In the years following the US Civil War, the federal government implemented a campaign to assimilate Native peoples into an expanding American nation and a modernizing American society. As policymakers and social reformers understood it, assimilation required a transformation in Native gender roles, and as a result, Native American women were the targets of several assimilationist initiatives. Native women navigated federal interventions strategically, embracing what was useful, accommodating what was necessary, and discarding what was not. As mothers, grandmothers, and healers, women provided stability for families and communities enduring disruption and coerced change. In the 20th century, Native women embraced new economic and political roles even as they adapted long-standing customs. Many began working for wages; although often confined to menial labor such as domestic service in other women’s homes, growing numbers of Native women also pursued white-collar occupations in the Bureau of Indian Affairs and later in tribal governments. As tribal governance evolved over the course of the century, some women obtained positions on tribal councils and tribal courts. Native women have also made intellectual contributions—as tribal members and ultimately as American citizens—to modern understandings of democracy, citizenship, sovereignty, and feminism. Since the late 20th century, Native women have been at the forefront of movements to revitalize Indigenous languages and cultures.
R. Joseph Parrott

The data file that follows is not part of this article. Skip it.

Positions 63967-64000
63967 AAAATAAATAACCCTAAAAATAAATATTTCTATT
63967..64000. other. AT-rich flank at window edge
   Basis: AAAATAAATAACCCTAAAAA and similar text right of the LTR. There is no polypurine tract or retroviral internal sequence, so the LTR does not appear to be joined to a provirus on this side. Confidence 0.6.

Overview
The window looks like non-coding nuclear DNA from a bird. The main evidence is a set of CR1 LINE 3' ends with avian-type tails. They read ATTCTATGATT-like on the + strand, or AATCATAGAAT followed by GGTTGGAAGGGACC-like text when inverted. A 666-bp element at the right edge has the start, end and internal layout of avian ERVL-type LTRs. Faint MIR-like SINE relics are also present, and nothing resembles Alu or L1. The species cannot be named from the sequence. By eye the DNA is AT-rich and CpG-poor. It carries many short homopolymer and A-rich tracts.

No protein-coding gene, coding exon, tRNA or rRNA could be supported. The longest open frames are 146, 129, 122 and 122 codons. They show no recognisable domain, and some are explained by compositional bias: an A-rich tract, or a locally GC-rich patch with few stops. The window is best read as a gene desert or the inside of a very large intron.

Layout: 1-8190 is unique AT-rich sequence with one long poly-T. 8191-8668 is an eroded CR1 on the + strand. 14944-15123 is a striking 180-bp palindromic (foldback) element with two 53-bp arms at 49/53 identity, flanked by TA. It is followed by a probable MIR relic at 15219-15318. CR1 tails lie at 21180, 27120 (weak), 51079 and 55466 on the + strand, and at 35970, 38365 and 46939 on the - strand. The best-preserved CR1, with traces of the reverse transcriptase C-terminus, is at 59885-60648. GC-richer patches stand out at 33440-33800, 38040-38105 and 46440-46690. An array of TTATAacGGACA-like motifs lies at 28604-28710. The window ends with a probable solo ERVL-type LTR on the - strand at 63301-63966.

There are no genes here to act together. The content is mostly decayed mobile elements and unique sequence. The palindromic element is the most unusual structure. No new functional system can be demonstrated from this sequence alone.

The United States never sought to build an empire in Africa in the 19th and 20th centuries, as did European nations from Britain to Portugal. However, economic, ideological, and cultural affinities gradually encouraged the development of relations with the southern third of the continent (the modern Anglophone nations of South Africa, Zimbabwe, Zambia, Namibia, the former Portuguese colonies of Mozambique and Angola, and a number of smaller states). With official ties limited for decades, missionaries and business concerns built a small but influential American presence mostly in the growing European settler states. This state of affairs made the United State an important trading partner during the 20th century, but it also reinforced the idea of a white Christian civilizing mission as justification for the domination of black peoples. The United States served as a comparison point for the construction of legal systems of racial segregation in southern Africa, even as it became more politically involved in the region as part of its ideological competition with the Soviet Union. As Europe’s empires dissolved after World War II, official ties to white settler states such as South Africa, Angola, and Rhodesia (modern Zimbabwe) brought the United States into conflict with mounting demands for decolonization, self-determination, and racial equality—both international and domestic. Southern Africa illustrated the gap between a Cold War strategy predicated on Euro-American preponderance and national traditions of liberty and democracy, eliciting protests from civil and human rights groups that culminated in the successful anti-apartheid movement of the 1980s. Though still a region of low priority at the beginning of the 21st century, American involvement in southern Africa evolved to emphasize the pursuit of social and economic improvement through democracy promotion, emergency relief, and health aid—albeit with mixed results. The history of U.S. relations with southern Africa therefore illustrates the transformation of trans-Atlantic racial ideologies and politics over the last 150 years, first in the construction of white supremacist governance and later in the eventual rejection of this model.